Partner Organizations and Innovation

Partner Organizations and Innovation

Partner Organizations and Innovation

Innovation is seen as an explicit driver of growth and mission effectiveness in all of the study’s partners. The following is a brief introduction to each study partner and how they view innovation and the role of knowledge in the innovation process.


3M celebrated its 100th year in 2002, touting “A Century of Innovation.” New products are a hallmark of 3M, and it introduces hundreds of products in dozens of sectors each year. 3M’s ability to leverage and combine multiple technologies to create novel solutions to customers’ problems is a key driver for the company’s growth. More than 35 percent of annual sales come from products less than four years old, and 10 percent are from products less than one year old. 3M spends approximately $1.1 billion annually through an R&D organization of about 7,000 people worldwide.

3M defines innovation as the process by which the creative ideas of employees, customers, and suppliers are turned into products that become of value to the company.

The Boeing Company, Rocketdyne Division

The Boeing Company is the world’s No. 1 commercial jet maker, and its global reach includes customers in 145 countries, employees in more than 60 countries, and operations in 26 states. Since the founding of Rocketdyne in 1955, the company (now a division of Boeing) has evolved into a global leader in applied power, from sophisticated aerospace propulsion systems to space-borne electrical power.

The role of innovation in Boeing Rocketdyne is to provide a competitive advantage for existing and future company offerings. One way Boeing Rocketdyne defines innovation is as an advancement in a methodology, practice, process, or concept that improves the product (i.e., hardware or service) or improves cost, time-to-market, and/or quality (e.g., performance, weight, functionality, and life reliability). Evolutionary innovation, rather than disruptive innovation, is the norm for Boeing Rocketdyne’s R&D function.

Millennium Pharmaceuticals

Founded in 1993 and headquartered in Cambridge, Mass., Millennium Pharmaceuticals is a biopharmaceutical company focused on the discovery and development of small molecule “biotherapeutics” and predictive medicine products. Millennium focuses on four major treatment targets: oncology, metabolic diseases, cardiovascular conditions, and inflammation.

Innovation is the lifeblood of the pharmaceutical industry, and Millennium’s management believes that KM and knowledge sharing help to drive innovation and new products to market faster. Millennium’s reason for managing knowledge is to give researchers, scientists, and all personnel access to new data and enable them to discover links among molecules, drug targets, and markets.

NASA Jet Propulsion Laboratories

NASA, the aerospace and exploration agency for the United States, has been focused on innovation since its founding. The Jet Propulsion Laboratory (JPL), managed by the California Institute of Technology, is NASA’s leading center for robotic exploration of the solar system. JPL also manages the worldwide deep space network, which communicates with spacecraft and conducts scientific investigations from its complexes in California’s Mojave Desert; near Goldstone in Spain; and in Australia. JPL’s cameras and sensors are aboard satellites circling Earth to study the ozone, oceans, and other earth sciences.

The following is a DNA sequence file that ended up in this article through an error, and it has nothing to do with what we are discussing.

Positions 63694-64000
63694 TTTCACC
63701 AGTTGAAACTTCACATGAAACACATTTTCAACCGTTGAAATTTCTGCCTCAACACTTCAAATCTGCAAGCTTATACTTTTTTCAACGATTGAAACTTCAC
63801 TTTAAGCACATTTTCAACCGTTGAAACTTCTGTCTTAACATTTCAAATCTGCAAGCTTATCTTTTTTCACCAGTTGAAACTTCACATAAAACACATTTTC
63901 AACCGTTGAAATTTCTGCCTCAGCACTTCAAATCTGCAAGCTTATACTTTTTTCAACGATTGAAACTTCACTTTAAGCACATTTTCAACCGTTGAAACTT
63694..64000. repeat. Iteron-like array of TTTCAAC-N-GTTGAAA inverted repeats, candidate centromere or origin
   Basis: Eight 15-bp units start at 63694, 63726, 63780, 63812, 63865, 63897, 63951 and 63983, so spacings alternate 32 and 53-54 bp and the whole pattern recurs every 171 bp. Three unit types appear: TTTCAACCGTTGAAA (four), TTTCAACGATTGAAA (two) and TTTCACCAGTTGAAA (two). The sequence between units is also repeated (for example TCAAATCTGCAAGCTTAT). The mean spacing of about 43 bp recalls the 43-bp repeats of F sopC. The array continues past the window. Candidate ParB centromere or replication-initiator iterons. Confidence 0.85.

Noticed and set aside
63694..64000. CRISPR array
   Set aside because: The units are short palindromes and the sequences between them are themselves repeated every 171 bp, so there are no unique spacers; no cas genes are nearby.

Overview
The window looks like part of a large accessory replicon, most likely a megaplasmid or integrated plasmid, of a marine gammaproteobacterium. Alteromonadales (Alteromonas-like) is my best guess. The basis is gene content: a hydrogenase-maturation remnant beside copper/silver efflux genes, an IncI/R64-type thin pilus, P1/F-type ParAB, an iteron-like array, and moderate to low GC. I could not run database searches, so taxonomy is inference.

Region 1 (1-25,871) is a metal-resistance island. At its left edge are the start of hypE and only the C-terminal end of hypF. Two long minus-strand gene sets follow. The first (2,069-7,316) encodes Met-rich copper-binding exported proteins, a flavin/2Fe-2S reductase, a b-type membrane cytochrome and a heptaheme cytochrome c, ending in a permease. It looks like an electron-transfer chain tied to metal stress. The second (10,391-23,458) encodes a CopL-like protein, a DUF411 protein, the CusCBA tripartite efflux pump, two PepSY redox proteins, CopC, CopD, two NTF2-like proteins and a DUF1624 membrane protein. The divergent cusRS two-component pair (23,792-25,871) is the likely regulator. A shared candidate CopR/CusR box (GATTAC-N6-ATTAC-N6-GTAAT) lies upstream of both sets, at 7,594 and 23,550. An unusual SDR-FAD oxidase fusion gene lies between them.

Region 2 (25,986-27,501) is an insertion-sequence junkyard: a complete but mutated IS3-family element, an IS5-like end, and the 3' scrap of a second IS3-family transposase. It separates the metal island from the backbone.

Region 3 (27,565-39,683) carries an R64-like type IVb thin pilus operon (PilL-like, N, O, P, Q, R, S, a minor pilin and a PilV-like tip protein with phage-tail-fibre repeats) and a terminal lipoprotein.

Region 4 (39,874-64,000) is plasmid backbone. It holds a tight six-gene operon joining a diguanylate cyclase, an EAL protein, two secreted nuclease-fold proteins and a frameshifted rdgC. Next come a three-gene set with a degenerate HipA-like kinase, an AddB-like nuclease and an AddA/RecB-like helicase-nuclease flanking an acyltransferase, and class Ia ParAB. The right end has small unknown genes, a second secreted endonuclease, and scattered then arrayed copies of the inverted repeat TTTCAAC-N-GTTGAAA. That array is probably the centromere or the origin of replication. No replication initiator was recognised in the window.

JPL defines innovation as the process by which an entity (i.e., a person or a team) is able to locate and use shared knowledge and create new knowledge for the purpose of stimulating the development of innovative solutions. Innovative solutions are solutions that represent creative ideas (i.e., novel and useful) that are implemented[1].

The World Bank

The World Bank is the world’s largest provider of development assistance and provides about $20 billion in new loans each year. The World Bank also plays a vital role in coordinating with other organizations—including private, government, and multilateral—to ensure that resources are used to their full effect in supporting a country’s development agenda.

Innovation and reuse of knowledge are one way the World Bank addresses the needs of its constituents. The World Bank’s clients need more than money; they need expertise, advice, and a forum to create innovative solutions. When faced with massive undertakings, such as the rebuilding of Afghanistan or clean water in underdeveloped countries, the World Bank must be able to find, reuse, and adapt experiences and expertise from around the world, as well as provide clients and experts a way to connect with each other so they can pool their knowledge and invent new solutions to new challenges.

[1]Majchrzak, Ann, Lynne P. Cooper, and Olivia E. Neece. Knowledge Reuse in the Radical Innovation Process at the Jet Propulsion Laboratory. White paper, March 11, 2002.

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